C.A.R. Hoare: The real value of tests is not that they detect bugs in the code but that they detect inadequacies in the methods, concentration, and skills of those who design and produce the code.(Formal Methods Europe 1996: How did software get so reliable without proof?)
Robert Glass: 100% test coverage is insufficient. 35% of the faults are missing logic paths.(from Facts and Fallacies of Software Engineering)
N.E. Adams: A third of all software faults take more than 5000 execution-years to fail. Thus, testing is a lousy approach.(from “Optimizing preventive service of software products” in IBM Journal of Research and Development).
Steve McConnell: Testing by itself does not improve software quality. Test results are an indicator of quality, but in and of themselves, they don't improve it. Trying to improve software quality by increasing the amount of testing is like trying to lose weight by weighing yourself more often. What you eat before you step onto the scale determines how much you will weigh, and the software development techniques you use determine how many errors testing will find. If you want to lose weight, don't buy a new scale; change your diet. If you want to improve your software, don't test more; develop better. (from Code Complete)
Jack Ganssle: Testing is all too often left to the end of the schedule. The project runs late… and what invariably gets cut is testing.
Most teams rely on testing as a quality gate to the exclusion of all else. And that’s a darn shame.
For one thing, test does not work. Studies show that the usual test regime only exercises about half the code. It’s tough to check deeply-nested ifs, exception handlers, and the like. Alas, all too often even unit tests don’t even check boundary conditions, perhaps out of fear that the code might break.
Typical embedded projects devote half the schedule to test and debugging. So does that mean the other half is, well, bugging? Shrinking the bugging part will both accelerate the schedule and produce a higher quality product.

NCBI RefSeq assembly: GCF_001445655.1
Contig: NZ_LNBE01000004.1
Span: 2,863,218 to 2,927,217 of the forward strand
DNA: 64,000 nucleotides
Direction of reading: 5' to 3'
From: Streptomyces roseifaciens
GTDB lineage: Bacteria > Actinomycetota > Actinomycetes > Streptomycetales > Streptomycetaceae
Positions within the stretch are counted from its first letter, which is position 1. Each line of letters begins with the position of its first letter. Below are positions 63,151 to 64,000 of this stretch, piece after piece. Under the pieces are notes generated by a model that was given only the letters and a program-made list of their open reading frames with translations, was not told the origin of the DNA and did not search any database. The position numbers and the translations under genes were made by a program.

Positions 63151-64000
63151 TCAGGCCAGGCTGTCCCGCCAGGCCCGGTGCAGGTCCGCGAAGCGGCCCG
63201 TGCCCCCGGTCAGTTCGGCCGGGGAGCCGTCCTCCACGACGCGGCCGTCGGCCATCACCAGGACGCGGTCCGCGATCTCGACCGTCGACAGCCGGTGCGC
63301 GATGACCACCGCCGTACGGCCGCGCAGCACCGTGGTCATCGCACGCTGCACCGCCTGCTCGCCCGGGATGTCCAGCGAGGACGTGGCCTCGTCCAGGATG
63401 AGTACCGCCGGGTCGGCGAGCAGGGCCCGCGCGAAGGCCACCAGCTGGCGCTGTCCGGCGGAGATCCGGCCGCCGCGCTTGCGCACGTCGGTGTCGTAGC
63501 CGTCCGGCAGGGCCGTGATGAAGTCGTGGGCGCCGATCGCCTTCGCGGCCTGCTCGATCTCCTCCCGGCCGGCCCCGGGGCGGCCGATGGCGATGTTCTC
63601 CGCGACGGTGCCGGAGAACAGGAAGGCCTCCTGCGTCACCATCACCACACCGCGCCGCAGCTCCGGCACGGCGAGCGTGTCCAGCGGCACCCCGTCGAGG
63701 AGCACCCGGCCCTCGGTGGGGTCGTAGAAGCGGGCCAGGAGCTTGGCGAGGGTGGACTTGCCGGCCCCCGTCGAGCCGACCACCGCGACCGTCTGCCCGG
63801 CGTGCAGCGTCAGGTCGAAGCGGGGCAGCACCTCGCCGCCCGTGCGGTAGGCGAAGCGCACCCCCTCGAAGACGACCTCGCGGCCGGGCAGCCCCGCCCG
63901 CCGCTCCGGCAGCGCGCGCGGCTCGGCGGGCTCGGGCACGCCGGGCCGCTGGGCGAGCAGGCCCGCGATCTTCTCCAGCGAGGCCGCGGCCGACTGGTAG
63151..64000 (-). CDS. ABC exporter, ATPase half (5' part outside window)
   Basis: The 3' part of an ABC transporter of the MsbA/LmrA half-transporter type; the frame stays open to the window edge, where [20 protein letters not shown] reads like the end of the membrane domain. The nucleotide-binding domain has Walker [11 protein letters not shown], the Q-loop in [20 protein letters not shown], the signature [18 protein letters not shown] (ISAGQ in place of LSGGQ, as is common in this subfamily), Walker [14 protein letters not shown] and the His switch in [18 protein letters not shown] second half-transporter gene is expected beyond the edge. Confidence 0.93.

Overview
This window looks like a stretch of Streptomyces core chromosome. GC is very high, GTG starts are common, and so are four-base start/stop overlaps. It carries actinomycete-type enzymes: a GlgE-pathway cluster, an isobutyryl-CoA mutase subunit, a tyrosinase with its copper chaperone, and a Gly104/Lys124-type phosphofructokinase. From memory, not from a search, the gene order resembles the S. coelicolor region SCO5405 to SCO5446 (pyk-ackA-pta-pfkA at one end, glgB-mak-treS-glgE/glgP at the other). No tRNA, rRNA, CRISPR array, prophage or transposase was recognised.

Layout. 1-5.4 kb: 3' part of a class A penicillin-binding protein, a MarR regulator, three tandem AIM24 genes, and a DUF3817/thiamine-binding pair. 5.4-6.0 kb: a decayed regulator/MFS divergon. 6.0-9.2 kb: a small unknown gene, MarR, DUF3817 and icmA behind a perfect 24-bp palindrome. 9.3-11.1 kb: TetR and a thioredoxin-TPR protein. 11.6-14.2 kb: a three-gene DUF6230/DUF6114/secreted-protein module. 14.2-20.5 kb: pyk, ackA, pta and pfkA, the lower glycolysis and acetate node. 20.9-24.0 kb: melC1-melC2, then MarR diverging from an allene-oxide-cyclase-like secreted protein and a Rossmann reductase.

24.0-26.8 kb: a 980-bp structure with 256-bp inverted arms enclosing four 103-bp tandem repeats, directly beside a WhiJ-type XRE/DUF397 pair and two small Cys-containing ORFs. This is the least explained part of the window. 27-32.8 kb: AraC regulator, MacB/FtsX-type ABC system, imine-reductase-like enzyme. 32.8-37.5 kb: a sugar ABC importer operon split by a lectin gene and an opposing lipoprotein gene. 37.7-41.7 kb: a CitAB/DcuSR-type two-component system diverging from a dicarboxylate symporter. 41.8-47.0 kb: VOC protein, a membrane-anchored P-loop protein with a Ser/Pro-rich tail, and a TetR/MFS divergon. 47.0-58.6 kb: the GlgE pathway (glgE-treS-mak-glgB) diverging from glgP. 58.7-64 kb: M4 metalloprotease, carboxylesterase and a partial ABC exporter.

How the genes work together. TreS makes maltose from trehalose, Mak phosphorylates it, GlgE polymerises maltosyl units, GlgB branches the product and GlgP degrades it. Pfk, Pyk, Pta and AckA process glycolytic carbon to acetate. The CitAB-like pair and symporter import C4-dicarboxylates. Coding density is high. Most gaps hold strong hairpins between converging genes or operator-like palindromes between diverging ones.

We need to realize that bugs get injected in each phase of development, and that a decent process employs numerous quality gates that each finds defects. That starts early with doing a careful analysis of requirements. It continues with the use of developers thinking deeply about their design and code.
Tools like Lint and static analyzers expose other classes of problems – before testing commences. Code inspections reveal design errors early, and cheaply, when done properly. Test will surely turn up more problems, but most should have been found long before that time.
And a suitable metrics effort must be used to understand where the defects are coming from, and what processes are effective in eliminating the bugs. This is engineering, not art; engineers use numbers, graphs, and real data gathered empirically, to do their work.
Sans metrics, we never have any idea how we stack up compared to industry standards. Sans metrics, we have no idea if we’re getting better, or worse. Metrics are the cold and non-negotiable truth that reveals the strengths and weaknesses of our development efforts.
(The quality movement – which unfortunately seems to have bypassed software engineering – showed us the importance of taking measurements to understand, first, how we’re doing, and second, to see the first derivative of the former. Metrics are a form of feedback that gives us insight and understanding into a process. Until software engineers embrace measurements quality will be an ad hoc notion achieved sporadically.
While most of us use testing almost exclusively to manage our software quality, there are some teams that use test simply to show that their code is correct. They expect, and generally find, that at test time everything works correctly.
And these teams tend to deliver faster than the rest of us.
Jack G. Ganssle is a lecturer and consultant on embedded development issues. He conducts seminars on embedded systems and helps companies with their embedded challenges. Contact him at firstname.lastname@example.org. His website is www.ganssle.com.